For the next thirty hours, I floated through the depths of a symphonic ocean on adventures in an infinite world of water and sky. I played movie music while I slept, though I didn’t sleep much. The music traveled with me in the car, while I studied, while I shopped for groceries. I didn’t answer the phone because I didn’t want to pause during an important theme. I delayed taking a shower until a CD finished. I held one-sided imaginary conversations with Daniel where I told him how I enjoyed this or that track. I reveled in the simple melodies and contrapuntal orchestrations. For almost forty-eight hours I completely forgot to ask myself if what I was doing was right, if I could morally justify this use of my time against things I should have been doing.
"But being pregnant is not about balance or purity or staying in control of emotional impulses. The hormones make emotional balance of any kind impossible."
When Brandon came home from his hunt, he found me browning meat for spaghetti sauce and crying, seriously weeping into the steam coming up from the pan while listening to Once Upon a Time in the West. This one track of the main theme had been playing over and over as loud as possible on the little portable speaker set I kept in the kitchen. The theme opened with a xylophone entirely exposed, a series of notes illustrating a cherished memory, a lost love, something that could not be returned to. Then the background orchestra came in to support a cello solo of the xylophone melody and I was transported back in time to that memory, that love, that place lost forever before I knew it existed. I poured buckets of tears into my frying pan wishing I could to return to that place.
Brandon jerked me around by the shoulders, probably terrified that something had happened to the baby. I tried to articulate an excuse about hormones making me emotional but the more I cried the more nervous he became. Finally he had the sense to turn off the music. In the sudden silence, the cello continued to weave its melody between my ears. “I just need to be alone.”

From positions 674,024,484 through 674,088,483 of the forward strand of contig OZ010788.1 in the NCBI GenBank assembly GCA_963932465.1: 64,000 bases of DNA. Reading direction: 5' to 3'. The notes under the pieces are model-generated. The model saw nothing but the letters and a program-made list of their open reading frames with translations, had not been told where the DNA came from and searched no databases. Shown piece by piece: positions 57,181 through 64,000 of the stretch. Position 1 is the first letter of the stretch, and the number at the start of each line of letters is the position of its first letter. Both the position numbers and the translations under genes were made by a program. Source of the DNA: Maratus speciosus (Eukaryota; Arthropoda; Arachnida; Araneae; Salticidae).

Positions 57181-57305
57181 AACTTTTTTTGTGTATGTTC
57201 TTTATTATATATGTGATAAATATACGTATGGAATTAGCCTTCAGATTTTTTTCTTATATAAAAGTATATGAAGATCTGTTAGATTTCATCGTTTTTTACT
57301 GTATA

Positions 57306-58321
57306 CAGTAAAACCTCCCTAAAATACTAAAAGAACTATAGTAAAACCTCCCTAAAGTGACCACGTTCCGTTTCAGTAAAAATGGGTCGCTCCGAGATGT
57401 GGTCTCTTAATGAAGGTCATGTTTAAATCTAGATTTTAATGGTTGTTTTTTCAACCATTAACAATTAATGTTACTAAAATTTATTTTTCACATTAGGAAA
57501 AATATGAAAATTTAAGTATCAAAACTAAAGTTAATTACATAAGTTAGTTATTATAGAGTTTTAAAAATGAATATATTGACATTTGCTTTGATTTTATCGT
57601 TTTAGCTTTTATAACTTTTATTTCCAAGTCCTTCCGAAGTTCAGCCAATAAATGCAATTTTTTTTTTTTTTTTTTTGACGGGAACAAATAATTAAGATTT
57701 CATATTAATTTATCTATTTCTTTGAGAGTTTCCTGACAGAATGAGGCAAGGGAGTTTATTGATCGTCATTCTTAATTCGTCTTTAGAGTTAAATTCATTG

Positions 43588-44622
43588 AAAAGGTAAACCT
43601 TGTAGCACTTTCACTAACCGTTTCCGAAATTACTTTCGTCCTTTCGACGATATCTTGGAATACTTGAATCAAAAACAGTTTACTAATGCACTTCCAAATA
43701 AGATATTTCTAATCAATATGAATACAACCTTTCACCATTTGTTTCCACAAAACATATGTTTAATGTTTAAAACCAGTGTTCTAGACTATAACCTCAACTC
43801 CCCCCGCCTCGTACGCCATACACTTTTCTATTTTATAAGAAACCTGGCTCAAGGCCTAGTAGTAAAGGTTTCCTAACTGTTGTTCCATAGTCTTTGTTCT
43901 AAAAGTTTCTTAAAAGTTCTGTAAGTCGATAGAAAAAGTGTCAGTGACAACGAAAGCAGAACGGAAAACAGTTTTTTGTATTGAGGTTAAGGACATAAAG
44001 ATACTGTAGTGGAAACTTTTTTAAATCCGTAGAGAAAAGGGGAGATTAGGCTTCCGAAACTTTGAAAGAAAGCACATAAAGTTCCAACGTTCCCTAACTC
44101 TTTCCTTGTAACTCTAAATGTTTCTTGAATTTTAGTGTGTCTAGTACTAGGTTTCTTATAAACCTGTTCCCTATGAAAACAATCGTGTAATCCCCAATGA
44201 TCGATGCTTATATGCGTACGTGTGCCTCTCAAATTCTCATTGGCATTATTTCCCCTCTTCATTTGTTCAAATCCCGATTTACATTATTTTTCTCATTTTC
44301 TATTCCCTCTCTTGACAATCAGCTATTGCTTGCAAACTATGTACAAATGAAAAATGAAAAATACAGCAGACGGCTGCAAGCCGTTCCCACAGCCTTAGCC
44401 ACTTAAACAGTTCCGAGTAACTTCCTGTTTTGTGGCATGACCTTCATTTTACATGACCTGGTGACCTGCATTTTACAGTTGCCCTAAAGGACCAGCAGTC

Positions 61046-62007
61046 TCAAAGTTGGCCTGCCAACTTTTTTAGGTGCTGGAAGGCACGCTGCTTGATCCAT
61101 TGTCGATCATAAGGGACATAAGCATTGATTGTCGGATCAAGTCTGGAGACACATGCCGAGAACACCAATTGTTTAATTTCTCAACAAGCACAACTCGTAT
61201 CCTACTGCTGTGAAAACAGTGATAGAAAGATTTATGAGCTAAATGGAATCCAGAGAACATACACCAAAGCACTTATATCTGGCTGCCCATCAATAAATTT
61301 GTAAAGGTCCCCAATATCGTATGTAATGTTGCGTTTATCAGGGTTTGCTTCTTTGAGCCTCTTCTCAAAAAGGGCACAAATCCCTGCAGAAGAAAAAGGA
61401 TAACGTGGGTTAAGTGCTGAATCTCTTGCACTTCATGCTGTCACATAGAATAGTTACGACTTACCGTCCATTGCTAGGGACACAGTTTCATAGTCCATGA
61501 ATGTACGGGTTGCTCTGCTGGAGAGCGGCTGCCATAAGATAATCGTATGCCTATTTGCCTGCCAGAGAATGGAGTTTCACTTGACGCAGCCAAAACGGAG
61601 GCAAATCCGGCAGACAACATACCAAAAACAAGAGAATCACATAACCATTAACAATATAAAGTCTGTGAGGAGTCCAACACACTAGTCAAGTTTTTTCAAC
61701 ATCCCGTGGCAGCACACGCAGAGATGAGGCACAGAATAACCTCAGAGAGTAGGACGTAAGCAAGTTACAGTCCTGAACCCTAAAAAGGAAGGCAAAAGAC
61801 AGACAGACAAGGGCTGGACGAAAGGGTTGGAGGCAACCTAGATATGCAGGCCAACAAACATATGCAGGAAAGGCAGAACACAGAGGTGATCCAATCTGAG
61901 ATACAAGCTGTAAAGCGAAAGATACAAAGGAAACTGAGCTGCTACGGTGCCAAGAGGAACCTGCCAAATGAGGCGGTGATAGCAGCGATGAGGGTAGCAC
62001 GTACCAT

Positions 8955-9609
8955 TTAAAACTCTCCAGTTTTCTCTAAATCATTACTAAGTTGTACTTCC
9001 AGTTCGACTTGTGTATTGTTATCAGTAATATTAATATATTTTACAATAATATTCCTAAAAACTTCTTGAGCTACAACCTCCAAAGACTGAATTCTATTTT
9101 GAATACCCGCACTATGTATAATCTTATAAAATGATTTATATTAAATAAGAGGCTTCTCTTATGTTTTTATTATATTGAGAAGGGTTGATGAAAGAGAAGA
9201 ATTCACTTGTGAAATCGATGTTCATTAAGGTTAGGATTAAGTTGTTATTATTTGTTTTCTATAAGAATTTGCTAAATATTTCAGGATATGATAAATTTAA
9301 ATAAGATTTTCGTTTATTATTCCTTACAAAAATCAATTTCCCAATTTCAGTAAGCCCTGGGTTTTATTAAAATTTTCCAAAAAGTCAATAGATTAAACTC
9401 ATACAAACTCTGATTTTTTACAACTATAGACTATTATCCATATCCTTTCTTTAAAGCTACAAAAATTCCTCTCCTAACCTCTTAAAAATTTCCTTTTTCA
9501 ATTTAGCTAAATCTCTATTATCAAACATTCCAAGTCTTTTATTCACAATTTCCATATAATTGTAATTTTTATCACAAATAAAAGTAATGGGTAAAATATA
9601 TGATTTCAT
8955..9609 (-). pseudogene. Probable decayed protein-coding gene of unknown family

Since I had been alone all weekend, Brandon was confused by this. It didn’t occur to him I meant a different kind of alone. After dinner he sat down to watch football. I offered to run out to Dairy Queen to get him desert. Instead I drove west out of town. I didn’t stop until I reached the Colorado border.
I didn’t leave a note. I’ve always thought it was kinder for him to think what he wanted than have to face the absolute certainty of my abandonment. I couldn’t admit all his hopes for fatherhood—the crib we’d put together in the small bedroom, the stacks of parenting books he had underlined and dog-eared and flagged with an army of Post-Its—would only ever be hopes.
But as I’ve been telling you all this, I’ve realized I’m not so proud of my accepting fortitude. Even in my moment of betrayal, I remember thinking, I should really go get him ice cream since I promised ice cream, and then I’ll leave. I was still thinking about how disappointed Brandon would be not to get ice cream three hours later when I reached Kearney. And now, I feel that residual care with his feelings, as though I still have some responsibility to make his life as easy as possible. He’s waiting in my condo, thinking he’ll surprise me into revealing where I’ve hidden our daughter. I still don’t know how I’ll tell him the truth.
Author's Commentary: Scenes from the Amtrak is an excerpt from her master’s thesis which follows a woman’s journey of self-discovery after she flees her family’s cult and tries to make a new life for herself only to fall in love with one of her family’s victims. Scenes from the Amtrak was inspired by a news article about the manufacture of placebo birth control pills.
Jaye Viner holds an MFA from the University of Nebraska. She currently teaches freshmen how to write academic essays and pines for the house full of cats she can’t have due to allergies. She is on Twitter @JayeViner.